HC Deb 18 December 1989 vol 164 cc77-8W
Mrs. Gorman

To ask the Secretary of State for Health what is the cost of running each ambulance service.

Mrs. Virginia Bottomley

The information requested, derived from the 1988–89 annual accounts of the regional health authorities (RHAs) and district health authorities in England which manage and account for these services, is shown in the table.

Total revenue expenditure on patient transport (i.e. ambulance) services—1988–89
Regional/district health authorities £
Northern Regional Health Authority 9,652,274
South Tees 4,063,738
East Cumbria 4,198,245
Durham 4,292,461
Yorkshire Regional Health Authority 13,811,675
Hull 6,813,348
York 4,062,366
Trent Regional Health Authority 7,496,560
South Derbyshire 5,938,750
Leicestershire 5,349,592
North Lincolnshire 4,645,797
Nottingham 6,577,756
Cambridge 3,618,856
East Suffolk 3,396,348
Norwich 6,057,536
North Bedfordshire 2,942,325
East Hertfordshire 5,753,787
Mid Essex 9,148,786
Eastbourne 5,485,420
Medway 9,766,199
South West Thames Regional Health Authority 46,029,885
East Surrey 7,398,616
Chichester 1,157,371
Mid Downs 1,612,104
Worthing 1,423,770
East Dorset 4,502,789
Winchester 7,696,549
Swindon 3,836,516
Isle of Wight 939,210
West Berkshire 3,814,271
Aylesbury 3,246,717
Northampton 3,208,202
Oxfordshire 3,192,442
Bristol and Weston 5,356,017
Cornwall and Isles of Scilly 3,740,707
Exeter 3,325,197

Regional/district health authorities £
North Devon 1,273,991
Plymouth 1,839,102
Torbay 1,875,101
Gloucester 3,710,954
Somerset 3,028,723
West Midlands Regional Health Authority 14,485,006
Worcester 4,544,593
Shropshire 2,815,530
Mid Staffordshire 6,184,806
South Warwickshire 2,855,550
Chester 5,613,353
South Sefton 9,065,193
North Western Regional Health Authority 16,408,654
Preston 9,029,976
Total—England 306,282,714


1. The figures are provisional (as yet subject to audit).

2. The South West Thames Regional Health Authority accounts for all the expenditure relevant to the London Ambulance Service. Generally the other Regional Health Authorities shown manage and account for the service provided to particular conurbations within their respective regions.

Mr. Wareing

To ask the Secretary of State for Health whether his Department's evaluation of the Cornwall air ambulance service includes the possible consequences for the service of the granting of self-governing status to hospitals from the jurisdiction of the Cornwall and Isles of Scilly health authority; and if he will make a statement.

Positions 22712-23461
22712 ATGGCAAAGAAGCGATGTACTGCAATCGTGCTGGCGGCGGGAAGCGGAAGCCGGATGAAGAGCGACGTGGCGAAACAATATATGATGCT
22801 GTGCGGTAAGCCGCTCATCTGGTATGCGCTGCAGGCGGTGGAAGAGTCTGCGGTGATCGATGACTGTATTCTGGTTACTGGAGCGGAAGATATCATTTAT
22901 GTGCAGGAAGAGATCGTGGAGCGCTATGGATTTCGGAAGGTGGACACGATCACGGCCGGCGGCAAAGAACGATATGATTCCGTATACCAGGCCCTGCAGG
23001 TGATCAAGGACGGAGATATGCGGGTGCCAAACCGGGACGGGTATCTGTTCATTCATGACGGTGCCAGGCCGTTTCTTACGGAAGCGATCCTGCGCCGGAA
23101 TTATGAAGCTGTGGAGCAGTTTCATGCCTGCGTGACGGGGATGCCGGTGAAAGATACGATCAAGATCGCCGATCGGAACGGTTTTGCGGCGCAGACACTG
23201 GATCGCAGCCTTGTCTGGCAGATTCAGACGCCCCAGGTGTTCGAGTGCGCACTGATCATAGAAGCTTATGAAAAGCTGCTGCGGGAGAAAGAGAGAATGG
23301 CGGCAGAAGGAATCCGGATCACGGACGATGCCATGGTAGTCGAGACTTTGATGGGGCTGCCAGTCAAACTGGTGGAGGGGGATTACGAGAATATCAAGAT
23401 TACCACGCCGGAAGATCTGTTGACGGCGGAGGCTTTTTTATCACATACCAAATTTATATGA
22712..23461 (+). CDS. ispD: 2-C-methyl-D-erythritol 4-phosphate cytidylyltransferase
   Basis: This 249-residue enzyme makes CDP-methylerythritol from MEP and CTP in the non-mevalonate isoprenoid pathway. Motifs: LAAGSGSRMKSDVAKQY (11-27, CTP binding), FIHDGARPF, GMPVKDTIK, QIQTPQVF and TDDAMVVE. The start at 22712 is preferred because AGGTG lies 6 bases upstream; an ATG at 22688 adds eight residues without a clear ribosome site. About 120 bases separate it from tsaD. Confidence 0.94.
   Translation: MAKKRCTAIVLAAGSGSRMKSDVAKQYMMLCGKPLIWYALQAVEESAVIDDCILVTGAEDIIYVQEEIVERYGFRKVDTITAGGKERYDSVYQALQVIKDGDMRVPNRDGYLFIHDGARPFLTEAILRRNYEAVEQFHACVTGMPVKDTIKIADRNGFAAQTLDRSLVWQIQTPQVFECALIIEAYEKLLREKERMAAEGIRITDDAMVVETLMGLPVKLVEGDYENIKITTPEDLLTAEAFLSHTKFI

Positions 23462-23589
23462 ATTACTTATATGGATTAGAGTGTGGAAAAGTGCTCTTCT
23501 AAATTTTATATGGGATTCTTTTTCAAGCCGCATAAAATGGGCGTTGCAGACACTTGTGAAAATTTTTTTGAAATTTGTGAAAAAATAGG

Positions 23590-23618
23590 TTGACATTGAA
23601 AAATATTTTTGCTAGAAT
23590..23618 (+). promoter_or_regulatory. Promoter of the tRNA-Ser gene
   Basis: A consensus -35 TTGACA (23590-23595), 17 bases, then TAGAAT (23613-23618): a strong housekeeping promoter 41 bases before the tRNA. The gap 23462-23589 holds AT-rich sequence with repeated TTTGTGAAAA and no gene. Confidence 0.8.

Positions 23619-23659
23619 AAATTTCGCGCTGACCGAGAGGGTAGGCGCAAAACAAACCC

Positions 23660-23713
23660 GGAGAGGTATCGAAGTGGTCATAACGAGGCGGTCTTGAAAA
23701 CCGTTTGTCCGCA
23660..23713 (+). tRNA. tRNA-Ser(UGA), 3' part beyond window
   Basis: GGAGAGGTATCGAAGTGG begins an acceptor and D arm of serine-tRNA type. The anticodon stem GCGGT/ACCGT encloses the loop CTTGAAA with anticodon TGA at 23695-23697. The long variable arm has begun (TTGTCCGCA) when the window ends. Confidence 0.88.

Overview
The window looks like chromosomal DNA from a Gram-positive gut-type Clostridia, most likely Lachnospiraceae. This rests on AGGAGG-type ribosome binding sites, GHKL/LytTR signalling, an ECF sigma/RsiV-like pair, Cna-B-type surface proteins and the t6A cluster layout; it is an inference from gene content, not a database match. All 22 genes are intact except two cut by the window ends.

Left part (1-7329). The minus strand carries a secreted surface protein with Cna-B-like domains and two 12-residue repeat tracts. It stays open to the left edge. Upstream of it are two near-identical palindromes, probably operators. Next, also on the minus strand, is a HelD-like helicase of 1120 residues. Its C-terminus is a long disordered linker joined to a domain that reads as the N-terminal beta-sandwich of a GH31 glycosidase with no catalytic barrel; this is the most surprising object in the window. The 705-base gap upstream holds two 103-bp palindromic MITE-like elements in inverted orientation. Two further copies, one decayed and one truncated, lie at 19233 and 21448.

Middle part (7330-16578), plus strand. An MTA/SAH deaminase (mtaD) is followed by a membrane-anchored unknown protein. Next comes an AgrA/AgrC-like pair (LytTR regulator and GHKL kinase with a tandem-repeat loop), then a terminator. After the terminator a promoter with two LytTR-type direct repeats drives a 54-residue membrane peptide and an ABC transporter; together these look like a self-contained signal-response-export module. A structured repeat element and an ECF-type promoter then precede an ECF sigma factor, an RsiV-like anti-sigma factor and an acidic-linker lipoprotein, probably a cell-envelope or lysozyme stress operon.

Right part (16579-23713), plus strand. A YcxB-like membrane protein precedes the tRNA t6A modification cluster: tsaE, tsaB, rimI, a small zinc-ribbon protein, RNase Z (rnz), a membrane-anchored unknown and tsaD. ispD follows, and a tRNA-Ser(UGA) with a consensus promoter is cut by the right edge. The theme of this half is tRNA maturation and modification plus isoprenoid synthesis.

Mrs. Virginia Bottomley

There is no reason to suppose tht the possible NHS trust status of the hospitals served by the Cornwall air ambulance will affect either its need or effectiveness.

Mr. Shersby

To ask the Secretary of State for Health what are the criteria for assessing the skills of emergency ambulance staff required to use paramedical skills gained from extended training to National Health Service training authority standard; what comparison has been made with payments made to other National Health Service staff using paramedical skills; and in offering an additional £500 to emergency ambulance staff, what accounrt has been taken of the amount of overtime they are obliged to work.

Mrs. Virginia Bottomley

Selected, qualified ambulance staff who volunteer for extended training, are trained and certified as fit to practice in the skills of extended ambulance aid by NHS consultants. They must requalify annually. The objective of this training is to save life and reduce morbidity, and mortality. A clinical audit carried out in 1988 indicated that of 28,000 patients who received some form of ambulance aid, some 95 per cent. were still alive on arrival at hospital. There are no comparable payments made to other NHS staff. The additional £500 to be paid to fully qualified staff will be part of the annual salary and will count in full when calculating overtime and other benefits.

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